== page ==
At a September House Ways and Means Oversight Subcommittee hearing, acting IRS Commissioner Daniel Werfel confirmed that the IRS has put all audits of political activity by tax-exempt organizations on hold until the agency can conduct a thorough review of its enforcement process. The hearing was held to review the current practices and policies of the IRS Exempt Organizations Office following the revelations in a May Treasury Inspector General's report that the IRS had been inappropriately targeting conservative groups applying for 501(c)(4) tax-exempt status and delaying approval of their applications.
Since the release of the Inspector General's report, several congressional committees have sought to determine the extent of the targeting and who at the IRS was responsible. Rep. Charles Boustany (R-LA), who chairs the Ways and Means Oversight Subcommittee, said in September that the IRS faces "a long road to recover its reputation. And the only way to get there is through transparency and accountability."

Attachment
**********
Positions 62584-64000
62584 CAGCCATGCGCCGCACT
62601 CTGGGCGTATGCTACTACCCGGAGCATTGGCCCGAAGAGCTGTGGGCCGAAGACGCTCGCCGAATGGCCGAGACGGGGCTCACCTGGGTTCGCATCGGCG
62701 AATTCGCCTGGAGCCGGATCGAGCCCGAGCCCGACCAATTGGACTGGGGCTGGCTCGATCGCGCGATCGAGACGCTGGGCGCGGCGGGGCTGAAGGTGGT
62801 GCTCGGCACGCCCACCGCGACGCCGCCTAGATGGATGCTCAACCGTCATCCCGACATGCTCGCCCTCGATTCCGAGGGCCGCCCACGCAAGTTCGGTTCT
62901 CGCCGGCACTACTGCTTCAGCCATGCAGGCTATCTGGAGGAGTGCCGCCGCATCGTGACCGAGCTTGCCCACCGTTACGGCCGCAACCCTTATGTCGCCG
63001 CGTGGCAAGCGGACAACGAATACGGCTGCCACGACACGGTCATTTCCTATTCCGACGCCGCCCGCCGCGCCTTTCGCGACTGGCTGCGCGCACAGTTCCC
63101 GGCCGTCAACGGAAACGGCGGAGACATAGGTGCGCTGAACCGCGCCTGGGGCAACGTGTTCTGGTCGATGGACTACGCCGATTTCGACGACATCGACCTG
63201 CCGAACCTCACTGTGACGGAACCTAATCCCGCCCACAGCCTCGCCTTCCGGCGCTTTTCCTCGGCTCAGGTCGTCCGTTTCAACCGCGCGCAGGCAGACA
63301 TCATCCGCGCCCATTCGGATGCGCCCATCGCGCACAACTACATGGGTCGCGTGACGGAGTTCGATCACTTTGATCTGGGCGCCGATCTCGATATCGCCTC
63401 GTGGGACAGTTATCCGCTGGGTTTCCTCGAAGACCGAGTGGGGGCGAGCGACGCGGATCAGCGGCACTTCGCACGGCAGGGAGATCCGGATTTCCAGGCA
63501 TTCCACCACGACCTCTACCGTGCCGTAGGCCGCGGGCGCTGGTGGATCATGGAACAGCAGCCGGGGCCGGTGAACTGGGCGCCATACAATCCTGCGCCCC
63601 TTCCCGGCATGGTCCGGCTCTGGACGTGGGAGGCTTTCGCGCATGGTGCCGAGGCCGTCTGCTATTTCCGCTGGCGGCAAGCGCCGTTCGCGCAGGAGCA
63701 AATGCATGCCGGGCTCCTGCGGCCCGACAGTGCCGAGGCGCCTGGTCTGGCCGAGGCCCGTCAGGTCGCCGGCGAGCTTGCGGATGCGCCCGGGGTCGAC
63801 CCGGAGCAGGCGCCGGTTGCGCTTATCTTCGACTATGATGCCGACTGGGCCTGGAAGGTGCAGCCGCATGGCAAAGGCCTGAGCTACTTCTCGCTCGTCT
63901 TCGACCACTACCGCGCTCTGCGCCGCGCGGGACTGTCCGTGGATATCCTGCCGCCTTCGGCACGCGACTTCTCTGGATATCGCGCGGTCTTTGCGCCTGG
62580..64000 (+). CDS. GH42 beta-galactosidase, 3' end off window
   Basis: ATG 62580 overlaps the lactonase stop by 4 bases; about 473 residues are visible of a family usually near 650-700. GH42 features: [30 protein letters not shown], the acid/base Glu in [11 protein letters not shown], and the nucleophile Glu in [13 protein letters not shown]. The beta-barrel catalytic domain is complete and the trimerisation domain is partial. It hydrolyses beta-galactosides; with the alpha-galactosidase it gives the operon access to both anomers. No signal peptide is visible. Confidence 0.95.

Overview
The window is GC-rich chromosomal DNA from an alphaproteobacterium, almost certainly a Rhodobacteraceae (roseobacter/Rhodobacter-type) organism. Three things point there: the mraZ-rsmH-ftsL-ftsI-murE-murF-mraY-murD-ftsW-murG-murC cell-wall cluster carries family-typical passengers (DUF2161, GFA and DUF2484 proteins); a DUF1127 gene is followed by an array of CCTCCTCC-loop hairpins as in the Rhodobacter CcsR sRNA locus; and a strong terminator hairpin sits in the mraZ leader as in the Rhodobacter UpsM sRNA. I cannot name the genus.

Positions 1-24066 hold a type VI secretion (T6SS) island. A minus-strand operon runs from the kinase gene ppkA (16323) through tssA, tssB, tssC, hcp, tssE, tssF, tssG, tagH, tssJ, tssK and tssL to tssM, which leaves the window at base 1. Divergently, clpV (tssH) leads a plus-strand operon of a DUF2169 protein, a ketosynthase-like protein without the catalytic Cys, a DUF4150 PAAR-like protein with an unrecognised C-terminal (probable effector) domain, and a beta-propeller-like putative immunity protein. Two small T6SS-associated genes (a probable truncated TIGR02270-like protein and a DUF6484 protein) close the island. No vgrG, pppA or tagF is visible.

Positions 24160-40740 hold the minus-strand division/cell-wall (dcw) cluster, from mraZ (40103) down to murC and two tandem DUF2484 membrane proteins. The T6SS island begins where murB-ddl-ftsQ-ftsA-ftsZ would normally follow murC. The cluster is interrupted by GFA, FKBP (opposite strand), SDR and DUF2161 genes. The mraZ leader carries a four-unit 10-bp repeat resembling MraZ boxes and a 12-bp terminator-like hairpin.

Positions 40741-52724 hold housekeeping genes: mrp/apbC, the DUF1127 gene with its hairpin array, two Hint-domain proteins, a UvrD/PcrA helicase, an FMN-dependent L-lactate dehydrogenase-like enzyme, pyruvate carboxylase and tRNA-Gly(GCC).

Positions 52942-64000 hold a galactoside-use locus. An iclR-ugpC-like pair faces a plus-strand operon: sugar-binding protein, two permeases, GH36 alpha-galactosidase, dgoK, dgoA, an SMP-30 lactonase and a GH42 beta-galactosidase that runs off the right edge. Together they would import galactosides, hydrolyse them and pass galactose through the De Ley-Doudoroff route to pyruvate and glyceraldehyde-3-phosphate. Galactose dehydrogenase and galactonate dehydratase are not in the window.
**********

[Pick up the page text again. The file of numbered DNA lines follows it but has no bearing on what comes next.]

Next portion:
After confirming that examinations of political activity by tax-exempt organizations are on hold, Werfel emphasized the steps the IRS and its new leadership team in the Exempt Organizations Office have taken to strengthen and clarify IRS processes and restore public confidence. Those actions include improved methods of screening applications for tax-exempt status, enhanced training for screening agents, reducing the backlog of 501(c)(4) applications, and a comprehensive review of audit-selection criteria.
"Amid all the efforts the IRS is making to improve operations, we must remain mindful of the responsibility we have to ensure tax compliance," Werfel told the Oversight Subcommittee. "While we work to ensure fairness and efficiency in making determinations about tax exemption, we will continue to uphold the law as it relates to exempt organizations, and we will continue to meet our obligation to grant tax-exempt status only to those organizations that are fully eligible."